The immediate impact of these kinds of strikes, which are not uncommon in the telecom sector, is relatively minimal, Richard Klugman, analyst with Donaldson Lufkin & Jenrette, said Monday. He said there is virtually no impact on revenue from these strikes, and that the Street is already expecting the range of salary increases being talked about.
James Henry, an analyst with Bear Stearns, said the strike could actually benefit Verizon provided it doesn't last too long. Henry said being able to maintain service absent 85,000 employees would be a strong marketing tool.
But if the strike lasts beyond a week, he said the company runs the risk of orders going unfulfilled, which could ultimately hurt earnings.
"The fact that you have a strike in an increasingly competitive market where there are a growing number of choices for consumers and businesses alike ultimately damages your franchise value," Henry said. "I think everyone involved is going to have to deal with that. It's only going to get more competitive and they're going to have to adjust themselves to accommodate that. It's definitely not getting any easier."
Unionizing the wireless ranks?
Another key objective for the unions is to unionize workers in the company's wireless division. The CWA said Tuesday that Verizon management in Woburn, Mass. had distributed an anti-union memo to wireless workers there.
Rabe said he had not seen the memo, but added that wireless workers have every right to organize as long as they follow prescribed procedures set by the National Labor Relations Board.
The CWA also said serious differences remain in separate negotiations to organize 45 wireless workers in New York City.
Charles DiSanza, a telecommunications analyst at Gerard Klauer Mattison & Co., said Monday that Verizon will be able to function for a long period with management personnel doing jobs formerly performed by union workers because phone companies are less reliant on manual labor than they were in the past.
"You don't need many people to run a wireless or wireline phone company these days," DiSanza said. "Because of automation and wireless service, telephone companies are almost virtual."
DiSanza gives the CWA only a one-in-three chance of unionizing Verizon's wireless operations.
"The parent company workers are looking for job security. With the wireless industry growing at 25 percent a year, job security is not much of an issue there," DiSanza said. "Unless Verizon's management does something stupid, they probably will prevail and not end up having wireless unionized."
In fact, the prevalence of mobile phones gives the CWA less leverage than the union had in the past. Consumers who once would have been crippled if the phone company couldn't install a line in their homes now can use their mobile phones as their main means of communication.
Jeff Miller, a spokesman for the CWA, said earlier this week that differences in wages and benefits between union and nonunion workers are significant. He said the pay scale for union-covered service representatives tops out at $44,400 a year, while workers doing similar jobs in the wireless operation make only $33,000.
Competitors' operations also hit
Even if the strike isn't hurting Verizon, some other analysts said it could hurt some competitors who rely on Verizon employees to handle the connection of their new customers to the network. Those companies, known as competitive local exchange carriers, are valued in the market by their growth in new lines more than their bottom lines, so the disruption in adding new customers could harm them more than Verizon.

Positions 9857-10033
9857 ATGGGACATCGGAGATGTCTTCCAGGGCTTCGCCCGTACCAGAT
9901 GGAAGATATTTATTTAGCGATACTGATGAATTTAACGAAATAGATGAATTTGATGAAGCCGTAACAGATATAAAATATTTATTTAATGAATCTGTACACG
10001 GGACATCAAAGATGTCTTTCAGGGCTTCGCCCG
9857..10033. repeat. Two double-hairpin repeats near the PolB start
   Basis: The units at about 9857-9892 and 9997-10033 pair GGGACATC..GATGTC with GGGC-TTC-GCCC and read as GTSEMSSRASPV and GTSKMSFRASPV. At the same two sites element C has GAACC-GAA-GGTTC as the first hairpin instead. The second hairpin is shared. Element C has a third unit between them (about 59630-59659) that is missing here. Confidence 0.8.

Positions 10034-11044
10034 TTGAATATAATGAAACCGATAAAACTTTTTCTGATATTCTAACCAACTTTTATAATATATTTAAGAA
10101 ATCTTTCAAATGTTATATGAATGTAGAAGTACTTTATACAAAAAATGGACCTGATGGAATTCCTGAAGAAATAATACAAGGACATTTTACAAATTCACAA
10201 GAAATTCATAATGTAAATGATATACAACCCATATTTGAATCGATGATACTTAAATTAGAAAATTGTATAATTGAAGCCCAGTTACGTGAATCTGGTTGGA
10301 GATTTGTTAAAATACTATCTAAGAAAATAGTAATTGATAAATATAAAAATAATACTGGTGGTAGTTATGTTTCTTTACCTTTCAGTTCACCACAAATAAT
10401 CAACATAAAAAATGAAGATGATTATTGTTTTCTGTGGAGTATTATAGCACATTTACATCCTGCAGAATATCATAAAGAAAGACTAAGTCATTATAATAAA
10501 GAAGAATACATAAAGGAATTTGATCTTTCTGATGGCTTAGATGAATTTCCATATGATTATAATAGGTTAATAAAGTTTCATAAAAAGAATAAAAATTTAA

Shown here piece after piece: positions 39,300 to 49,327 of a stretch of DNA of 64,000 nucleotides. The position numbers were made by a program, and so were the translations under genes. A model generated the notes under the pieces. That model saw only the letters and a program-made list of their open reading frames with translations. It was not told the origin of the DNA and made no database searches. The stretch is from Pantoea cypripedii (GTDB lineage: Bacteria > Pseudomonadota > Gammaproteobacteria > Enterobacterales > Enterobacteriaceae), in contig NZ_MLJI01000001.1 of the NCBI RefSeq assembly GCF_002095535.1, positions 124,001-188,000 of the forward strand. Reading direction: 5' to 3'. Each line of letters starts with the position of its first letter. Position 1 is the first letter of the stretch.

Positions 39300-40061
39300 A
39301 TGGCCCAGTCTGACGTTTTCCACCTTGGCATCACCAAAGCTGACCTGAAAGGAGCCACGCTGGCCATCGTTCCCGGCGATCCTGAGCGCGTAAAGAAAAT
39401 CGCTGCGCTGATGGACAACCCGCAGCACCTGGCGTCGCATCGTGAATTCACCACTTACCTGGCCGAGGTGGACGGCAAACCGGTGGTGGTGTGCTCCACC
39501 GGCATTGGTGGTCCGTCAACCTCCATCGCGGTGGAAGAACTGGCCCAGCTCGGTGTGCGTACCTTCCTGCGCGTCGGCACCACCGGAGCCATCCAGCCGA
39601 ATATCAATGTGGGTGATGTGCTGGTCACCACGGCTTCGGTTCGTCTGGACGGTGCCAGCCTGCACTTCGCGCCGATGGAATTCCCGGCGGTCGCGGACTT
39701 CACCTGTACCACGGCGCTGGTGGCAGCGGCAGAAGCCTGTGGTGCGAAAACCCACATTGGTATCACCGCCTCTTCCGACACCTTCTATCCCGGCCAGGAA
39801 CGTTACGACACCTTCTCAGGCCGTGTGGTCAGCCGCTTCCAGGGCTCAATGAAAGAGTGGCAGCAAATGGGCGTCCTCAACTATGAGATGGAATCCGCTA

Providers of digital subscriber lines (DSL) and so-called "smart build" firms would face the greatest risk from a prolonged strike, Ken Hoexter, a telecommunications analyst at Merrill Lynch, said. Smart build companies deploy communications switches, but rely on the local telephone company to supply the "last mile" of copper wire going to a customer's home or business. DSL is a technology than enables high-speed Internet access to be provided over standard copper telephone wires. As with smart build firms, DSL providers need to have lines installed by the local phone company.
Smart build and DSL companies that rely at least in part on Verizon include RhythmsNet Connections (RTHM: Research, Estimates), NorthPoint Communications (NPNT: Research, Estimates), Allegiance Telecom (ALGX: Research, Estimates), and Covad (COVD: Research, Estimates), Hoexter said. Shares of all those companies, except those of RhythmsNet, were lower at the close of trading Tuesday.
"We think the strike underscores the huge advantage that facilities-based competitors building their own end-to-end network enjoy," Hoexter said in a research note.
Some service disruptions
Most phone service was not disrupted by the strike, although customers had trouble obtaining directory assistance, billing information or other customer service. Verizon's Rabe said Tuesday most of the disruptions occurred within the New York City metropolitan area.
While the disruptions were not directly related to the strike action, Rabe said that Verizon's ability to respond to them was being hampered by the lack of technicians and other workers on the job.
Emergency services such as 911 are not expected to be affected by the walkout because much of Verizon's network is automated.
Bell Atlantic closed its purchase of GTE June 30. The contracts for 72,000 CWA members and 13,000 IBEW members cover employees who work for the former Bell Atlantic divisions in the New England and mid-Atlantic regions.